Innis has lost two of his sons to criminal gun violence. His first son, Roy Innis, Jr., at the age of 13 in 1968. His next oldest son Alexander, 26, was shot and slain in 1982.[10]


He was noted for two on-air fights in the middle of TV talk shows in 1988. The first in the midst of an argument about the Tawana Brawley case during a taping of the The Morton Downey Jr. Show, Innis shoved the Reverend Al Sharpton to the floor.[11] Also that year, Innis was in a scuffle on Geraldo with white supremacist John Metzger.[12] The skirmish started after Metzger, son of White Aryan Resistance founder Tom Metzger, called Innis an “Uncle Tom.”[13]

 Political campaigns

In 1986 Innis challenged incumbent Major Owens in the Democratic primary for the 12th Congressional District, representing Brooklyn. He was defeated by a three-to-one margin.

In the 1993 New York City Democratic Party mayoral primary, Innis challenged incumbent David Dinkins, the first African-American to hold the office. Given his conservative positions on the issues, he explained that “the Democratic Party is the only game in town. It’s unfortunate that we have a corrupt one-party, one ideology system in New York City, and I’d like to change that. But being a Democrat doesn’t mean you have to be a fool.” During his own campaign, Innis also appeared at fundraising events for the Republican candidate Rudolph Giuliani. Innis received 25% of the vote in the four-way race with a majority of his votes coming from multi-ethic areas and while he failed in less culturally diverse Assembly districts. Innes lost to Dinkins who lost to Giuliani in the general election.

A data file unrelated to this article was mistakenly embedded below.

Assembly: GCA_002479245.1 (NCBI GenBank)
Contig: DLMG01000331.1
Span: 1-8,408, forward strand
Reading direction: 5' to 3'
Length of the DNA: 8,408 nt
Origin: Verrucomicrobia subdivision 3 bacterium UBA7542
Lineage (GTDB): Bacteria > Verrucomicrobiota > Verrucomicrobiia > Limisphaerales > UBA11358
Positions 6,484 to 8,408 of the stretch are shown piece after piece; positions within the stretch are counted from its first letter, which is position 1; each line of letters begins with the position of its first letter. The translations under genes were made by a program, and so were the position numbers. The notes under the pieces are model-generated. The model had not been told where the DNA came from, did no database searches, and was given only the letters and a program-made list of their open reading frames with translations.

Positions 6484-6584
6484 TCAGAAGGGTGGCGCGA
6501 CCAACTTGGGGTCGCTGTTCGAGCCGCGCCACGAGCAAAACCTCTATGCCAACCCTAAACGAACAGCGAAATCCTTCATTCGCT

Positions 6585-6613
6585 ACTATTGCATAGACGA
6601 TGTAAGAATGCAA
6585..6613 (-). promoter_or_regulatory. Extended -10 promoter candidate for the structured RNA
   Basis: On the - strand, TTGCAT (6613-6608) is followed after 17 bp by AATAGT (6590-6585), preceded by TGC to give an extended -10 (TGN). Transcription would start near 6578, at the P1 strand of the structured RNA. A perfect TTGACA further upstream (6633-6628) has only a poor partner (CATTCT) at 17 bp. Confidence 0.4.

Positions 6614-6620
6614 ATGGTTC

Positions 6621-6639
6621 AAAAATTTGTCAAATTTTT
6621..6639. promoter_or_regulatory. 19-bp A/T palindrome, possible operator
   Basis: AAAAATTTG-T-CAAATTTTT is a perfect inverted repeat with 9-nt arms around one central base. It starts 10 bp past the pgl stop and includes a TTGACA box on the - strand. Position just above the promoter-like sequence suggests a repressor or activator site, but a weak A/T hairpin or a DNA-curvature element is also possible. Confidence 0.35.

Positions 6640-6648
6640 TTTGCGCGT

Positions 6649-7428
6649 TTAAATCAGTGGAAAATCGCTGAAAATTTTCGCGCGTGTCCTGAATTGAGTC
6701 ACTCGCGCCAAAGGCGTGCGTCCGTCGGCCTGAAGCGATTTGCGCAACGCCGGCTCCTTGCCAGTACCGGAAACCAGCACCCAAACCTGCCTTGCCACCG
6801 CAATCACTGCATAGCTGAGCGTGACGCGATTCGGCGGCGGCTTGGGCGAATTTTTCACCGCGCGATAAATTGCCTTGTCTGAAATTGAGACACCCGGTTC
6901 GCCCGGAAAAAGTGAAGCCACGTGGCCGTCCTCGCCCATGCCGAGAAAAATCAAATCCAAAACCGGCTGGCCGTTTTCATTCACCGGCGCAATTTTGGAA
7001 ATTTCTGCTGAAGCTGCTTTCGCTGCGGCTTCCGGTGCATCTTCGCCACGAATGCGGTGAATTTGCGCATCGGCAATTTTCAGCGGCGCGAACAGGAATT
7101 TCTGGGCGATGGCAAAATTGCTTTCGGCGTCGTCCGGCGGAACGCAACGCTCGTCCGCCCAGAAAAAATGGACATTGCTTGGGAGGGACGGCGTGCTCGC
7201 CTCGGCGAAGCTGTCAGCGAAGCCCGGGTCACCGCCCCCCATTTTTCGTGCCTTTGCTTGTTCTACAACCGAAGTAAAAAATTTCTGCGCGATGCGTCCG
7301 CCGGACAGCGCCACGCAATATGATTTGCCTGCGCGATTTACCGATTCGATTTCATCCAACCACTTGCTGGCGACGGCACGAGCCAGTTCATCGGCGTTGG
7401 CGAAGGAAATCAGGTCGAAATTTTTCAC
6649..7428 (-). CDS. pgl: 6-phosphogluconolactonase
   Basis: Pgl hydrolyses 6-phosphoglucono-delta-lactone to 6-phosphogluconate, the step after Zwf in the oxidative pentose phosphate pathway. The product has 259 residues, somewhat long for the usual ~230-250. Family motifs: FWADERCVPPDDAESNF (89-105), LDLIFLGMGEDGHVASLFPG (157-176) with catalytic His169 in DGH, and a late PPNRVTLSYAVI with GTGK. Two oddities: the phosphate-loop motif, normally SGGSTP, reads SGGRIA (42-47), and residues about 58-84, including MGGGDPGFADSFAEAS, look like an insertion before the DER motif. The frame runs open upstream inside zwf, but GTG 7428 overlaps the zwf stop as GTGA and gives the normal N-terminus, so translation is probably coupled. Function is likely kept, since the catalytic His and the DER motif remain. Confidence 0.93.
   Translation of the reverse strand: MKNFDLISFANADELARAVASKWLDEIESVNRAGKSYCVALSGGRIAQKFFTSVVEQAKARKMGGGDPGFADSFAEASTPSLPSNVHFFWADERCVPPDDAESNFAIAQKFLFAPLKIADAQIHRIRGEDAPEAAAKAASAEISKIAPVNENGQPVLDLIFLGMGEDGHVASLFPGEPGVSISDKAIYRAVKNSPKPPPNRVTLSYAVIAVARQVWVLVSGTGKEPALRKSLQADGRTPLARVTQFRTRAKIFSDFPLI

In February 1994, his son Niger, who ran his primary campaign, suggested that Innis would also challenge incumbent governor Mario Cuomo in the Democratic primary.

In 1998, Innis joined the Libertarian Party and gave serious consideration to running for Governor of New York as the party’s candidate that year. He ultimately decided against running, citing time restrictions related to his duties with CORE .[14]

Innis served as New York State Chair in Alan Keyes‘s 2000 presidential campaign


Posted February 29, 2012 by pennylibertygbow in Civil Rights